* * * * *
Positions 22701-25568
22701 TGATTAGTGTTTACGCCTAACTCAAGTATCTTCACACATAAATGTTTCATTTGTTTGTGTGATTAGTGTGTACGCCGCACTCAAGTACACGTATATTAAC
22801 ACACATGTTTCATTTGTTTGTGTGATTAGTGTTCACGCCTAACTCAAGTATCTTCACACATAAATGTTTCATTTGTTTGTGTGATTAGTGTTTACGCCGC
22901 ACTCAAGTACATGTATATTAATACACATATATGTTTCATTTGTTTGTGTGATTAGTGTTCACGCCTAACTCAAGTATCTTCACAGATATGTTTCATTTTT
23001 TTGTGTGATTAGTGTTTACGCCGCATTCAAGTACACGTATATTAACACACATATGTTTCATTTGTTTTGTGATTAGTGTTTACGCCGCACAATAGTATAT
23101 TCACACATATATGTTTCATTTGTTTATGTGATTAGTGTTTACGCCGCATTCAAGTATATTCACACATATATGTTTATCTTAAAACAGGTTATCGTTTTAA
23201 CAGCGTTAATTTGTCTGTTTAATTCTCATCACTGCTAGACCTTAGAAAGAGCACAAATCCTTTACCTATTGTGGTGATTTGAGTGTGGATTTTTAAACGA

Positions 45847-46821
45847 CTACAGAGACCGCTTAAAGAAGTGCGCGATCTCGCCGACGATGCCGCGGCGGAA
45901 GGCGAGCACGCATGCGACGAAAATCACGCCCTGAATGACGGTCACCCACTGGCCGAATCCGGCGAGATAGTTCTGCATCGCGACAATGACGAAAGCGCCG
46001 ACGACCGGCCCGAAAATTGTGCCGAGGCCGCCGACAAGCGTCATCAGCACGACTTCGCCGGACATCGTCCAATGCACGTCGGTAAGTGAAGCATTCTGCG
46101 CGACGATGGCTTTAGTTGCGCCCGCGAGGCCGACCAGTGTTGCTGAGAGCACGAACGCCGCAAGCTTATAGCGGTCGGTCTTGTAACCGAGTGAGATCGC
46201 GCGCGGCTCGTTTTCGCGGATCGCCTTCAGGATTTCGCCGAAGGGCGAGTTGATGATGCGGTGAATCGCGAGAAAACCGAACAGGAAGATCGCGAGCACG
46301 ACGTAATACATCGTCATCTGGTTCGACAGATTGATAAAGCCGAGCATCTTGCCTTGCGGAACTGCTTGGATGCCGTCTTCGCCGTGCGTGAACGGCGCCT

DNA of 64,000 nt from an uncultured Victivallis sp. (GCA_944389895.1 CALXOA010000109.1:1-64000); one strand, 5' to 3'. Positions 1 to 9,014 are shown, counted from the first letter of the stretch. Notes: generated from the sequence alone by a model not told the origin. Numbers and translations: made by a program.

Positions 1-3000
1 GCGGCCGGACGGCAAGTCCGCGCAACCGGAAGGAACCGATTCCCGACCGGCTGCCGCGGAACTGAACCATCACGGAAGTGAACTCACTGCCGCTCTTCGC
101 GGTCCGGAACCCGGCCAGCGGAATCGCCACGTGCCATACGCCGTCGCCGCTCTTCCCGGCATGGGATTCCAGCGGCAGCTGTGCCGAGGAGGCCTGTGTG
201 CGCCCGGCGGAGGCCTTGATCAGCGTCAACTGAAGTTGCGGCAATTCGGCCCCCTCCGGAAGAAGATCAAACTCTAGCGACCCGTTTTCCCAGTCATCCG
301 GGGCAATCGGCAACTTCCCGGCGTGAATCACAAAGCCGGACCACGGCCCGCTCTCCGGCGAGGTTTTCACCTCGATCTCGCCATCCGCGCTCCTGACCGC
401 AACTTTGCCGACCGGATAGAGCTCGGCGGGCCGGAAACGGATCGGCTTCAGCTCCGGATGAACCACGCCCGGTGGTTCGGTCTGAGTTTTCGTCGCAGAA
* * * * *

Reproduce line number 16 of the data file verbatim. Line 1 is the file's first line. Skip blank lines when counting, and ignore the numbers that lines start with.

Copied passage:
Positions 1-3000